Innate Immunity in Alzheimer’s Disease: A Complex Affair
Alzheimer’s disease (AD) is characterized by three major histopathological hallmarks: β-amyloid deposits, neurofibrillary tangles and gliosis. While neglected for decades, the neuroinflammatory processes coordinated by microglia are now accepted as etiologic events in AD evolution. Microglial cells are found in close vicinity to amyloid plaques and display various activation phenotypes determined by the expression of a wide range of cytokines, chemokines, and innate immune surface receptors. During the development of AD pathology, microglia fail to restrict amyloid plaques and may contribute to neurotoxicity and cognitive deficit. Nevertheless, under specific activation states, microglia can participate in cerebral amyloid clearance. This review focuses on the complex relationship between microglia and Aβ pathology, and highlights both deleterious and beneficial roles of microglial activation states in the context of AD. A deeper understanding of microglial biology will hopefully pave the way for next-generation AD therapeutic approaches aimed at harnessing these enigmatic innate immune cells of the central nervous system.
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Document Type: Research Article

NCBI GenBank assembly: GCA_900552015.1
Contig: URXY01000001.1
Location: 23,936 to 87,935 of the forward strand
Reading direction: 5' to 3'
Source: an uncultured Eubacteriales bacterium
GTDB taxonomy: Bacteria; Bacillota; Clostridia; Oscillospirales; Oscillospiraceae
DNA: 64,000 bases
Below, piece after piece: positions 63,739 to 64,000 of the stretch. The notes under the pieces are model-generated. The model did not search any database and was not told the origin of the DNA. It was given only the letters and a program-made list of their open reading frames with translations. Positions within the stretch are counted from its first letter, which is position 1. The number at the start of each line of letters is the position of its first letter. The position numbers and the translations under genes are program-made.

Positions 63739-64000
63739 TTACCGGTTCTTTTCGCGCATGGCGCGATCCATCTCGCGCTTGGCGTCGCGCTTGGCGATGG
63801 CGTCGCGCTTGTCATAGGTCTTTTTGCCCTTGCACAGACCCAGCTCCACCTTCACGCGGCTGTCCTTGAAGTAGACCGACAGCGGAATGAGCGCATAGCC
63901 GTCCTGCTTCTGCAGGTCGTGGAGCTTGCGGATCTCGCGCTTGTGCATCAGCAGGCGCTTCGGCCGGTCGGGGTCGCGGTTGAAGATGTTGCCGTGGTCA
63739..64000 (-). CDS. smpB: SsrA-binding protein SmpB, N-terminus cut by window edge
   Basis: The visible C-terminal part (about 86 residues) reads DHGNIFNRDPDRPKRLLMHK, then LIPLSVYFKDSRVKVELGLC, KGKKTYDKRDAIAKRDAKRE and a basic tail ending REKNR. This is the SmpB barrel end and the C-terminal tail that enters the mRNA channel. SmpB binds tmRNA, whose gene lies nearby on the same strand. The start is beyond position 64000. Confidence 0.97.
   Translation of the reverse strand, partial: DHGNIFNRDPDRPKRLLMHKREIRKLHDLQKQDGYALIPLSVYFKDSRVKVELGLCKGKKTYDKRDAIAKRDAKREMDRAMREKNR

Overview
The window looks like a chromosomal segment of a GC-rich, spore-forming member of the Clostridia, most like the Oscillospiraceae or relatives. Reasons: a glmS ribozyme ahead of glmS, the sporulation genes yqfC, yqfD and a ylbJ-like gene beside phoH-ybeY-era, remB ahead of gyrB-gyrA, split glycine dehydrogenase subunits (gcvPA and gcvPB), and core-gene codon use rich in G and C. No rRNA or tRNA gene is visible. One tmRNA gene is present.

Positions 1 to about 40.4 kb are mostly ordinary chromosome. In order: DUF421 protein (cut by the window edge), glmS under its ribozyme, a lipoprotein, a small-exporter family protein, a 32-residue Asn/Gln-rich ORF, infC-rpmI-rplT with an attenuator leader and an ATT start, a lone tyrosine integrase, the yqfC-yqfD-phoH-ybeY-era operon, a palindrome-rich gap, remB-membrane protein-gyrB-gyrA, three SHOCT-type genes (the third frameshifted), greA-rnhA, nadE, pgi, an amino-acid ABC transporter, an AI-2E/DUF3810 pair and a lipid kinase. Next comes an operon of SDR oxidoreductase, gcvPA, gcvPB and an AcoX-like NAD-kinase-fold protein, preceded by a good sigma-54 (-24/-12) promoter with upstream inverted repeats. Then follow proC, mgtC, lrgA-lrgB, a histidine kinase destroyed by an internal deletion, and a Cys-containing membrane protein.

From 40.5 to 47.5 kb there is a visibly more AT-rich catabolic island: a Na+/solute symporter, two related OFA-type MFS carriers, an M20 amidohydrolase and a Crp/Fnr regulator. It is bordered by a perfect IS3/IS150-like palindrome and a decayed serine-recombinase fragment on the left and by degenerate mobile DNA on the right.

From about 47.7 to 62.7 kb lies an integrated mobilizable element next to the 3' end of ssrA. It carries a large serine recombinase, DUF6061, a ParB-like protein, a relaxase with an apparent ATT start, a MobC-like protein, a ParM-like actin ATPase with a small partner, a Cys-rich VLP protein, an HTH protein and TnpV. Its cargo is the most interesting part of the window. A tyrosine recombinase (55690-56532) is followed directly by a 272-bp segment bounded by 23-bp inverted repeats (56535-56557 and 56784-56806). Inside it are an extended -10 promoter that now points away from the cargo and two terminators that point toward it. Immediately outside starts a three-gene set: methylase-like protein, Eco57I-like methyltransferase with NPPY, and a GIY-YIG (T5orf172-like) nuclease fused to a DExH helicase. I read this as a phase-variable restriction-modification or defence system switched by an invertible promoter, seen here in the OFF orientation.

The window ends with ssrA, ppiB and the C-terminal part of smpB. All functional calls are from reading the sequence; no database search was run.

Publication date: August 1, 2013
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- CNS & Neurological Disorders - Drug Targets aims to cover all the latest and outstanding developments on the medicinal chemistry, pharmacology, molecular biology, genomics and biochemistry of contemporary molecular targets involved in neurological and central nervous system (CNS) disorders e.g. disease specific proteins, receptors, enzymes, genes. Each issue of the journal will contain a series of timely in-depth reviews written by leaders in the field covering a range of current topics on drug targets involved in neurological and CNS disorders. As the discovery, identification, characterization and validation of novel human drug targets for neurological and CNS drug discovery continues to grow; this journal will be essential reading for all pharmaceutical scientists involved in drug discovery and development.
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